Memory runs deep in Rome. Cardinal Comastri, Archpriest of St Peter’s Basilica (and, as such, a successor of Cardinal York) participated in the wreath-laying ceremony. The Holy See Secretary for Relations with States, Archbishop Gallagher, also attended alongside a number of other senior Holy See officials. The Rectors of the Irish, Scots and Venerable English Colleges – whose predecessors were fired by Clement XIII in 1766 for their untimely enthusiasm for the Stuart cause – attended alongside the Rector of the Pontifical Beda College, representing the British and Irish seminaries in Rome. As did Anglican, Methodist and Church of Scotland guests.

The Chevalier was known for his deep faith, but I hope would have been pleased to have seen participants across the ecumenical divide at this occasion. The presence of the Irish ambassador to the Holy See also reminded us of the importance of commemorating together, rather than remembering apart. The past leaves many wounds. But do not underestimate the healing power of history and remembrance, done well.

3 comments on “History and healing: remembering the Stuarts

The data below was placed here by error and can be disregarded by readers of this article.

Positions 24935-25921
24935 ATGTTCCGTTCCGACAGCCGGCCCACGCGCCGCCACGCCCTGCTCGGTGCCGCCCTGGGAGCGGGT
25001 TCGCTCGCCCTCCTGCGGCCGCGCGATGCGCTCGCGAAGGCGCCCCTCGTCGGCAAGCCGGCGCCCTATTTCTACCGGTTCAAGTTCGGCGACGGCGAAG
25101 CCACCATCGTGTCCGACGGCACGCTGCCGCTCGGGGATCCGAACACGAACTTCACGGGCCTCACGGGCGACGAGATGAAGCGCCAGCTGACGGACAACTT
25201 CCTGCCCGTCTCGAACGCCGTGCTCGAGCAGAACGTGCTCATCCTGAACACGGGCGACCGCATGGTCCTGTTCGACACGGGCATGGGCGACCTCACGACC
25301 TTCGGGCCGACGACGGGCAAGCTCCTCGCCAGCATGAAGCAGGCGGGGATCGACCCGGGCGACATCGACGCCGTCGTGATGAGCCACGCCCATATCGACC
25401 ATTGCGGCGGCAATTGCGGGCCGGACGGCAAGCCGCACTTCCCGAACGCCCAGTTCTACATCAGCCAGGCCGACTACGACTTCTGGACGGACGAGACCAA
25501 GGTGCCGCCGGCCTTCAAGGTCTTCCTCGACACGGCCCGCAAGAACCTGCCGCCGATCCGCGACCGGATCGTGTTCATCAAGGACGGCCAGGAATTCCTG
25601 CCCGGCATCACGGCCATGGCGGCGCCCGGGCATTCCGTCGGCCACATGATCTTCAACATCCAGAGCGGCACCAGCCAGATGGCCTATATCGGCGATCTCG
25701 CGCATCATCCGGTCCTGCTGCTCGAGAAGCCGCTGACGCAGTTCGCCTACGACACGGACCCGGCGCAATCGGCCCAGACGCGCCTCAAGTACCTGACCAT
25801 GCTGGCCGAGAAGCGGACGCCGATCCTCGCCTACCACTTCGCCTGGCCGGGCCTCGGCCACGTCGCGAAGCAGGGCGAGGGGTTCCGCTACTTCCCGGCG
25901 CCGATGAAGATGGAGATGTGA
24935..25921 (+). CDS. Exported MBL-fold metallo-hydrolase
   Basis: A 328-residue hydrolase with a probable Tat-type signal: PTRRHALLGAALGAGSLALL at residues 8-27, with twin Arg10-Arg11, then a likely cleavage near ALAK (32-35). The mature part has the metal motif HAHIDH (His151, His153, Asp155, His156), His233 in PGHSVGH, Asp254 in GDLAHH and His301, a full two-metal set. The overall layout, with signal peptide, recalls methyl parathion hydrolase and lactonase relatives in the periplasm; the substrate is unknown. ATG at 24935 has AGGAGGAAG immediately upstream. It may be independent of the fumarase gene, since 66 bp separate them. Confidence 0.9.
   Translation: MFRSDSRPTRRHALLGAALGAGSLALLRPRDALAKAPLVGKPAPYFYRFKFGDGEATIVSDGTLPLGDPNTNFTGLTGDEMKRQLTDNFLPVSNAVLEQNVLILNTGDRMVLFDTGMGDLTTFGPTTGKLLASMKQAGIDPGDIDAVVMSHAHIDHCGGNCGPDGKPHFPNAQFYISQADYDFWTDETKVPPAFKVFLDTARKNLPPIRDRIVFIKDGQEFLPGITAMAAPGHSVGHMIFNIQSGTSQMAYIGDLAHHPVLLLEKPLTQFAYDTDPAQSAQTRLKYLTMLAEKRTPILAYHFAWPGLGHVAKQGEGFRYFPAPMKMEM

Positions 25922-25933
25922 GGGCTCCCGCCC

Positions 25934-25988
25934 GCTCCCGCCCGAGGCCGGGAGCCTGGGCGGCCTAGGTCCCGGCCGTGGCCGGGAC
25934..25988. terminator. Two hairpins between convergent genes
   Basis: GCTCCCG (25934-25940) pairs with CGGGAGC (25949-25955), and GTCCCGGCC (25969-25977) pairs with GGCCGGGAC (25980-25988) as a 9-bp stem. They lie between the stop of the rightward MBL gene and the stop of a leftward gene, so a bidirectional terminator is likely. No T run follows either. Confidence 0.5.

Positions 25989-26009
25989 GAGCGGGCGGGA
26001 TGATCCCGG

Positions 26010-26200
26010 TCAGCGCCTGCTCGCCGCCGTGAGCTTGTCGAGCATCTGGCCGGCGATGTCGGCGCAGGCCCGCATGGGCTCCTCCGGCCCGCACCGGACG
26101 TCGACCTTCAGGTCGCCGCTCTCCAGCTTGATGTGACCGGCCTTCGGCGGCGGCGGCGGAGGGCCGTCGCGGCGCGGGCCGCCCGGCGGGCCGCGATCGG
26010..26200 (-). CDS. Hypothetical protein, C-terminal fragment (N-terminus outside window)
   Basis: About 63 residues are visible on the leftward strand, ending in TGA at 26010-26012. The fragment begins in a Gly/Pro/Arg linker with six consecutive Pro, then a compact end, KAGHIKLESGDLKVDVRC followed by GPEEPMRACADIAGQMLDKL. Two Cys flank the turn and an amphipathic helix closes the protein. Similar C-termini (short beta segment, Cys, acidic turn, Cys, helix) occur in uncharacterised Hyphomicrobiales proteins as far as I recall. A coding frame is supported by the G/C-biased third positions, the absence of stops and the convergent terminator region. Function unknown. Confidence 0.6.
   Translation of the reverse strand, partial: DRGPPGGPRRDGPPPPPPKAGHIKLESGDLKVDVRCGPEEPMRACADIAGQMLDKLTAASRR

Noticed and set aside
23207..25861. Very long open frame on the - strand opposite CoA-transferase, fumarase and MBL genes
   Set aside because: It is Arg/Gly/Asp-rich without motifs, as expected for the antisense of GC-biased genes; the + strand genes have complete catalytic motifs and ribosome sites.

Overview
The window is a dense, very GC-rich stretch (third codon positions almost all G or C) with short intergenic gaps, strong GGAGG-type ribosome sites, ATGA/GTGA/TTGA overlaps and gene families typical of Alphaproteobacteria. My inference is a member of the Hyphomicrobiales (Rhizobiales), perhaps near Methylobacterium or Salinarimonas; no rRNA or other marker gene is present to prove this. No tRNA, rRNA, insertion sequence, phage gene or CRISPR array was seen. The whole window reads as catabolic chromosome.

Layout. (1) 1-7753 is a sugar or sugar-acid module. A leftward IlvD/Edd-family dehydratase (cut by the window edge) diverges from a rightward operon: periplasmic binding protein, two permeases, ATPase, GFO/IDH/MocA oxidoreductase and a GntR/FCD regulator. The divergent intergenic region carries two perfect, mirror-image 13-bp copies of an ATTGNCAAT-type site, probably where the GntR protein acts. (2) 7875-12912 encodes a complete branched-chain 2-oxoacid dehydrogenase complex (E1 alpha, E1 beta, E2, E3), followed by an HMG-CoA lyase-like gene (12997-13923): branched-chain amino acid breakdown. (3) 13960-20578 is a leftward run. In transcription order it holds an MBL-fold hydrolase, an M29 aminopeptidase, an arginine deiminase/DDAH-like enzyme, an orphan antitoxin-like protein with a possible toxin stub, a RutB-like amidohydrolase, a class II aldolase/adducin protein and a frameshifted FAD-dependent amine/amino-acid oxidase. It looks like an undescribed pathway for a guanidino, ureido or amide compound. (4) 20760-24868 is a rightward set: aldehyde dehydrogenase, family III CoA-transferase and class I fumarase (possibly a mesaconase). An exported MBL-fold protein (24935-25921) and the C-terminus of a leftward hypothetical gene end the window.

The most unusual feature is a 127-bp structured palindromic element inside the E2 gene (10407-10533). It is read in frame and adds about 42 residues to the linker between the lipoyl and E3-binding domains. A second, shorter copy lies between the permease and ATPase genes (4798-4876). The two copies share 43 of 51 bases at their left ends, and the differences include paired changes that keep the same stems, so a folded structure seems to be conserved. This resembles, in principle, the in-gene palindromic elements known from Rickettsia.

1. I have taken a couple of days in order to cool down. As president of the association – Alliance France-Ecosse- who succeeded in restoring our James VII’s honour in St Germain en Laye back in 1997, now I might as well have a bash at restoring James VIII’s. As a Scot and as a Jacobite, the notion of Auld/Old or Young Pretender just don’t exist. Neither of them were ‘pretending’ at anything – they just WERE. When working on the project in St Germain en Laye and so as not to get things wrong re the text on our memorial plaque, I sought out guidance frae Dr Christopher Smouts – Historiographer Royal in Scotland and also The Court of the Lord Lyon in Edinburgh (and from the French ‘Monuments Historiques’ and the Architects des Batiments de France). Our home grown Scottish authorities on the matter confirmed that as from James VI, King of Scots and 1st of England, it is the Scottish title (being the auldest), that takes precedence over the English one. It thus should be James VIII, King of Scots and III of England. Now I have ‘cooled off’ it just leaves me to say all the best to one and all and Alba Gù Brath